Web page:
January 3, 2007

Do you call yourself a Southern?

How many of you have had the opportunity in indulging in one of the true southern staple foods: GRITS?

Well, if you haven’t had the chance to sample this great side dish I’ve got a great recipe for you to try out in your kitchen.

Growing up a southern, when I went to college to the University of Missouri-Columbia, I found that not many people knew what grits were. I would tease and call some of my friends Yankees (meaning this in only a teasing and kidding way) because they had never eaten or even heard of grits.

If I say grits and a person knows that they are and how to fix them, then I call them a true southern.

Here is how Wikipedia explains this southern dish: Coarsely ground meal of dried and hulled corn kernels which is boiled and eaten, primarily in the Southern United States.

For you all who don’t know the south but do know your cooking, grits is what Southerners have while the Italians are fixing to eat polenta.

Plain Grits

Now, a better question would be what the heck is hominy, because that’s what grits are made of and if you’re going to try to speak the language, you might as well get your facts straight. Hominy is the dried kernel of corn, after the hull and germ have been removed. Hominy is a native American food dating back at least 5,000 years, and was one of the first foods the Indians gave to the colonists. (The Italians, by the way, only got their corn meal for polenta by way of the Indians and colonists, so grits has at least a 4,500-year head start on polenta.)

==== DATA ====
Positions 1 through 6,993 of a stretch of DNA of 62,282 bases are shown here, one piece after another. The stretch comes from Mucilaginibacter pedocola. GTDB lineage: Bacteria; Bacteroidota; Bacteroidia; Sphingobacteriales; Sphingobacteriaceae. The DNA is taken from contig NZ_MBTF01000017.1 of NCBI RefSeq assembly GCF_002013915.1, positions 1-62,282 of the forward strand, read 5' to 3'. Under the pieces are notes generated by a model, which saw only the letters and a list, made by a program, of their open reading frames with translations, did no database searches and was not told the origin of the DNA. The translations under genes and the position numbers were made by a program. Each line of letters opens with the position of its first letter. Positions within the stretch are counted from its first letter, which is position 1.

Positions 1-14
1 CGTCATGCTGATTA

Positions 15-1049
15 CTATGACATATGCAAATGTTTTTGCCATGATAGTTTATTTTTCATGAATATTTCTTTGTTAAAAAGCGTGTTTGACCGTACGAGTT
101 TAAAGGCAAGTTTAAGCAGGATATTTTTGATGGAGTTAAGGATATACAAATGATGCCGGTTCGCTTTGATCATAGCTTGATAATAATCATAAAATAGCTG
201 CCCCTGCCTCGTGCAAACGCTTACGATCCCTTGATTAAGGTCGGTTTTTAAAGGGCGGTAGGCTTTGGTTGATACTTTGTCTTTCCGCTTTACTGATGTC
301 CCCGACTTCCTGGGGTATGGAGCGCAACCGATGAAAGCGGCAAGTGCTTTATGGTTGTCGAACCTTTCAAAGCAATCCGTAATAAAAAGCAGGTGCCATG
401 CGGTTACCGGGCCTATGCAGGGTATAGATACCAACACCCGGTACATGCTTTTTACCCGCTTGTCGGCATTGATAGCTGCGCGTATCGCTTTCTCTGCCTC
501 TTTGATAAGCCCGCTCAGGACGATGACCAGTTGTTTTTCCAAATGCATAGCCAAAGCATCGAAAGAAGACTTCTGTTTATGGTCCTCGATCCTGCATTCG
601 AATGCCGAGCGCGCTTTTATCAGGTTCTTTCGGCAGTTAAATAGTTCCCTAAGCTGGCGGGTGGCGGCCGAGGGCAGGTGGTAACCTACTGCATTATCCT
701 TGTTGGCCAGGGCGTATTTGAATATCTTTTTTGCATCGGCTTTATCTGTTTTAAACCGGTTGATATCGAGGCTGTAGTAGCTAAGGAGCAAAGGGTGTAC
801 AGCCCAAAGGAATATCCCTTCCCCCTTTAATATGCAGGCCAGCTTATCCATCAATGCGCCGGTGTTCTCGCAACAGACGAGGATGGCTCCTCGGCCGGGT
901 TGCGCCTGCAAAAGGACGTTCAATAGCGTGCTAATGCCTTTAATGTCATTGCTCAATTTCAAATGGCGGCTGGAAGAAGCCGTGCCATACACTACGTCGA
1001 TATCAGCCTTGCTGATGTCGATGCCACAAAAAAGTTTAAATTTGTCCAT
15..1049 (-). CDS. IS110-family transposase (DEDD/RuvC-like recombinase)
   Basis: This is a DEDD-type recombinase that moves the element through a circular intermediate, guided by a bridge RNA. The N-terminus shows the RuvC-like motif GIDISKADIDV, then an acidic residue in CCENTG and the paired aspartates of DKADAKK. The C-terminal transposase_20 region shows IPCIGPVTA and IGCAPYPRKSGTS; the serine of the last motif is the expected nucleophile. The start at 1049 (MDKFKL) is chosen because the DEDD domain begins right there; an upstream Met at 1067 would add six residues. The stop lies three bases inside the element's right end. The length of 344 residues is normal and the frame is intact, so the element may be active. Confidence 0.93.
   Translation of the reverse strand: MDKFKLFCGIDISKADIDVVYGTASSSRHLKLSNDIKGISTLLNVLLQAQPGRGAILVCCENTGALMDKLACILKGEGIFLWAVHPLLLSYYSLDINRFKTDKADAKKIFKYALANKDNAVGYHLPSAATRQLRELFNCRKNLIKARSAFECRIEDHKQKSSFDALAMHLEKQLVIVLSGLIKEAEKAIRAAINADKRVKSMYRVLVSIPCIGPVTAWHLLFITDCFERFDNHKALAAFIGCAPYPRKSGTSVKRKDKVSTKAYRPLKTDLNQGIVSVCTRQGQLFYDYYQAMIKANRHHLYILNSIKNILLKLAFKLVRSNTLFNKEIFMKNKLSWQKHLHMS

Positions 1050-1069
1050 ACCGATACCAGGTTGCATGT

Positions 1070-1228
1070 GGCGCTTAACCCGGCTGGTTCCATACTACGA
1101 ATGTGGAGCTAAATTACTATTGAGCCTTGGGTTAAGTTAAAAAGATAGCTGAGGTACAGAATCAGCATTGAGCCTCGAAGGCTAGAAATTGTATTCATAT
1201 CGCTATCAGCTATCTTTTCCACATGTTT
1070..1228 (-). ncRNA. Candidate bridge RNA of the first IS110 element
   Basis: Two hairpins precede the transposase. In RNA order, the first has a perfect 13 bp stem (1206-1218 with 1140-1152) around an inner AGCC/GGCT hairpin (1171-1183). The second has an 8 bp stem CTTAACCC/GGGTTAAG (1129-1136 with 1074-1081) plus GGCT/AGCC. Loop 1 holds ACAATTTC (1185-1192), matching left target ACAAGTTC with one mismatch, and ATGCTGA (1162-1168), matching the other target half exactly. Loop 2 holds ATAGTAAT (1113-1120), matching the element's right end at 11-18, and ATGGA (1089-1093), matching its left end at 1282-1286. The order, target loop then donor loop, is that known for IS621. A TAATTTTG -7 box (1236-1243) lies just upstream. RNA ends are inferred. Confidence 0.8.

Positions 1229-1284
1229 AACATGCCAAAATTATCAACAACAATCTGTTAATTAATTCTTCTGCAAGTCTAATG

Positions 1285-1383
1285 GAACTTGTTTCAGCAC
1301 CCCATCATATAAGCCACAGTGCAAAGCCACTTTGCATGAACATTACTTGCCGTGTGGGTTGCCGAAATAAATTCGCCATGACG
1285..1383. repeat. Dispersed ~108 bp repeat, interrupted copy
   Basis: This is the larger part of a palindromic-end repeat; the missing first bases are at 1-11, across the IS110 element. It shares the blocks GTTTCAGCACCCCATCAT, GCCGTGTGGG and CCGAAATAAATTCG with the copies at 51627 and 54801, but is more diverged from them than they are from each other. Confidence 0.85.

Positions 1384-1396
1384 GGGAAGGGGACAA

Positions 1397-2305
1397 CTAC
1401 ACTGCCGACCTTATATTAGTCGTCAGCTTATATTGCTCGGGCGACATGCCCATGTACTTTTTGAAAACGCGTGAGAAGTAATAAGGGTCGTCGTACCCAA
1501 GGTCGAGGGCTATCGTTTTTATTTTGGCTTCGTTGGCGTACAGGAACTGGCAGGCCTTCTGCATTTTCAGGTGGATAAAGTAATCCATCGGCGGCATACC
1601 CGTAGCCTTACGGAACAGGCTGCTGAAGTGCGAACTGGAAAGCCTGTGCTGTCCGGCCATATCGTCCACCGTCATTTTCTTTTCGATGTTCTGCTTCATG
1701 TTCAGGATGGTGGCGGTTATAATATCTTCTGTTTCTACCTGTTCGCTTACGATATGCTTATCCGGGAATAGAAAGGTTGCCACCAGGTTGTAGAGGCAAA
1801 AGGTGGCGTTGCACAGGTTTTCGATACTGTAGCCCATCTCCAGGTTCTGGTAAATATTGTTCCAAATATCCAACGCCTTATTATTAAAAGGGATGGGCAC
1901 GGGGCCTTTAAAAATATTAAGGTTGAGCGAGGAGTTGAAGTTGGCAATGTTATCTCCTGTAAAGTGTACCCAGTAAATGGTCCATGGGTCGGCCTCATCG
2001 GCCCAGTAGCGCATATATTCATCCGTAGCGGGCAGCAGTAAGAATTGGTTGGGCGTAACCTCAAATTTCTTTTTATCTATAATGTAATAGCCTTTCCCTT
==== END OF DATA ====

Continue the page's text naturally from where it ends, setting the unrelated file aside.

Grits are always present at breakfast, and also very popular as a side dish of a main course at other meals. I’ll admit, grits are pretty bland, but they are rarely served plain. They come with sausage, eggs, biscuits and red-eye gravy for breakfast. They’re mixed with eggs, cooked with grated cheese or garlic, or baked into a casserole. Southern cooks also sauté shrimp and bacon and scallions and serve it on a bed of grits, or serve a spring chicken on grits, or quail on grits, etc.

Today I’m going to use this fine southern food in a casserole. Now, this recipe is not from my kitchen, but from one of the true southern ladies herself, Paula Deen. I caught up on all my Food Network shows this past weekend, over the New Year’s break, and saw Paula make this and I just had to try it!

Baked Garlic Cheese Grits
By Paula Deen

6 cups chicken broth
1 teaspoon salt
1/4 teaspoon pepper
1/4 teaspoon garlic powder
2 cups regular grits
16 ounces Cheddar, cubed
1/2 cup milk
4 large eggs, beaten
1/2 cup (1 stick) unsalted butter
8 ounces grated sharp white Cheddar

Preheat the oven to 350 degrees F. Grease a 4-quart casserole dish. Bring the broth, salt, pepper, and garlic powder to a boil in a 2-quart saucepan. Stir in the grits and whisk until completely combined. Reduce the heat to low and simmer until the grits are thick, about 8 to 10 minutes. Add the cubed Cheddar and milk and stir. Gradually stir in the eggs and butter, stirring until all are combined. Pour the mixture into the prepared casserole dish. Sprinkle with the white Cheddar and bake for 35 to 40 minutes or until set.

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